One final note on Ohio: these two ballot initiatives spurred more than $40 million in special-interest spending, including more than $30 million by unions seeking to overturn collective bargaining. Tip O’Neill’s maxim that all politics is local has been turned on its head—increasingly, all local politics is national.
An additional anti-extreme proof-point came in Arizona, where a rare recall vote succeeded—this time, not a bout of RINO hunting but an effort to turn out conservative State Senator Russell Pearce, author of the controversial immigration status inquiry bill and an ally of Sheriff Joe Arpaio. He lost not to a Democrat but a comparatively centrist Republican, Jerry Lewis, who reported incidents of attempted intimidation and was frustrated with Pearce giving a tone of intolerance to their community.
To round out the swing-voter theme of the night, Kentucky reelected its Democratic governor, Steve Beshear, with 56 percent of the vote over his Republican rival, a conservative populist clown who spent the last week of his campaign trying to make Hinduism an election issue. This marks the second off-cycle gubernatorial election Democrats have won this fall in the Appalachian region, following West Virginia Democratic incumbent Earl Ray Tomblin’s win last month. These Democratic wins have not drawn much attention, despite running counter to conventional wisdom. Yes, these states are overwhelmingly likely to vote Republican in 2012, but the fact that Mitch McConnell and Rand Paul’s home state reelected a Democrat as governor shows that voters are not pulling the lever in lockstep with one party.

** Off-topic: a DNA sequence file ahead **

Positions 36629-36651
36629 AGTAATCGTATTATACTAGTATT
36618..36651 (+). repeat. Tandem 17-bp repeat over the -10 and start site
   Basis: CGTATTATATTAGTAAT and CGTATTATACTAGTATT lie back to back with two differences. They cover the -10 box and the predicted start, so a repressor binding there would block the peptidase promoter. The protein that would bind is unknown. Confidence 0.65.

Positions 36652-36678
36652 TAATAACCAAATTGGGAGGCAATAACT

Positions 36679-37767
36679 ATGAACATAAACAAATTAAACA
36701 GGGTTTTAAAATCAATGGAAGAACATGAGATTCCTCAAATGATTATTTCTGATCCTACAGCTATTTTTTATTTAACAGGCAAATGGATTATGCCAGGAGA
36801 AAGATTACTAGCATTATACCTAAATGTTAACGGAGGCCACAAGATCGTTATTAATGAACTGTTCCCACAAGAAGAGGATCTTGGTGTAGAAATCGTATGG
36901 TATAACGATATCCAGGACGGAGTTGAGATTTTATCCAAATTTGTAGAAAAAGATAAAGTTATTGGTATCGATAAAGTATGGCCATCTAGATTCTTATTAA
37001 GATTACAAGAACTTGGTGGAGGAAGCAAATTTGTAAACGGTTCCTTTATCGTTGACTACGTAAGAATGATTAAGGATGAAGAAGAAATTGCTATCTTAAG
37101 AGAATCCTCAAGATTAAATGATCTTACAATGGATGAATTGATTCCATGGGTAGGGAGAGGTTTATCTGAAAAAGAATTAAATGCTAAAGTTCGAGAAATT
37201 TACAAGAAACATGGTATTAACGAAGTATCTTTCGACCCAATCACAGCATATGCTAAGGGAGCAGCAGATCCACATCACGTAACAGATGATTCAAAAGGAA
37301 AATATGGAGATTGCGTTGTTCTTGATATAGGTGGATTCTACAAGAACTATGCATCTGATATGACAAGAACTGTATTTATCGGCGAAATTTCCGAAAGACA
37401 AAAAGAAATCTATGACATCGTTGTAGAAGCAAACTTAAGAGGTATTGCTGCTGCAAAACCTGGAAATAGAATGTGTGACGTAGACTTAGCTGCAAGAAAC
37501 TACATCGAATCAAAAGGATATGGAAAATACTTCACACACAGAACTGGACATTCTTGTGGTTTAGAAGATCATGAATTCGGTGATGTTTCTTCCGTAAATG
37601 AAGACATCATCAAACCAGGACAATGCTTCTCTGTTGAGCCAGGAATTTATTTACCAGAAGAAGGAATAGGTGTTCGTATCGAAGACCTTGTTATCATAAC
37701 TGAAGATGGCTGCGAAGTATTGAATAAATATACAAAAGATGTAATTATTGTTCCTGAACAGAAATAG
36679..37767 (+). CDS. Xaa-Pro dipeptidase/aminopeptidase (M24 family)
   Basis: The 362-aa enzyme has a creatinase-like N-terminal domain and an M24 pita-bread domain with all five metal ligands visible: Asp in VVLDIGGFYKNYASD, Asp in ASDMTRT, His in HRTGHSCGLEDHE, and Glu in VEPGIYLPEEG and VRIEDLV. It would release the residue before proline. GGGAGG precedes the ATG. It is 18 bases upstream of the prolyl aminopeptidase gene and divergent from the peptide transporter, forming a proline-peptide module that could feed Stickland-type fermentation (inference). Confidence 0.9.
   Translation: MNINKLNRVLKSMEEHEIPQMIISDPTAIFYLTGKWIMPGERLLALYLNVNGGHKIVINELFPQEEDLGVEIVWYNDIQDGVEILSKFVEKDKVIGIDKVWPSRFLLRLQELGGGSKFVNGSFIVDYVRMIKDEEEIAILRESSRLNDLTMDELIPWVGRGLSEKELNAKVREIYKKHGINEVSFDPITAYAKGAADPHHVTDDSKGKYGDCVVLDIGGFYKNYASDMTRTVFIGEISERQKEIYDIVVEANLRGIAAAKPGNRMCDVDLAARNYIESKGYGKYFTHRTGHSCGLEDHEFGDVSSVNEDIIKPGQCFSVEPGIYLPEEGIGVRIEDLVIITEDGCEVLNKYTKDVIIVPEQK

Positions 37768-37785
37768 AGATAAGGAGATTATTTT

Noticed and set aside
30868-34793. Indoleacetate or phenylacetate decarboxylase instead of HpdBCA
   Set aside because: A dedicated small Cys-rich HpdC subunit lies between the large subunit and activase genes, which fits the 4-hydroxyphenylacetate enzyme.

So what are the lessons that Election Night 2011 held for 2012?
First, the conservative landslide of 2010 has hit its limits and is beginning to inspire a broad-based backlash. The rejection of the personhood amendment and collective-bargaining reform reflects a pushback against ideological overreaches. It follows the current unpopularity of swing state Republican governors like John Kasich, Wisconsin’s Walker, and Florida’s Rick Scott, who narrowly rode the 2010 wave into office and quickly inspired buyer’s remorse. In the high turnout 2012 election, it is hard to see how experience with these executives will inspire these swing-state voters to endorse unified conservative control of Washington.
The union mobilization in Ohio does reflect a resurgent ability to find common cause with moderates and the middle class. But the rejection of the individual mandate makes the vote a split decision in the Buckeye State.
In past recessions, populist anger was directed at either big business or big government. Now voter anger is directed at both, and the two parties are having a hard time adjusting their left/right playbooks to account for this shift. The anti-incumbent narrative likewise failed last night, as Kentucky Democrat Beshear was easily reelected. Instead, there seem to be a consistent impulse to reject ideological overreach, a reassuring sign of rational ticket-splitting even in this overheated political environment. Neither party should feel false confidence heading into 2012.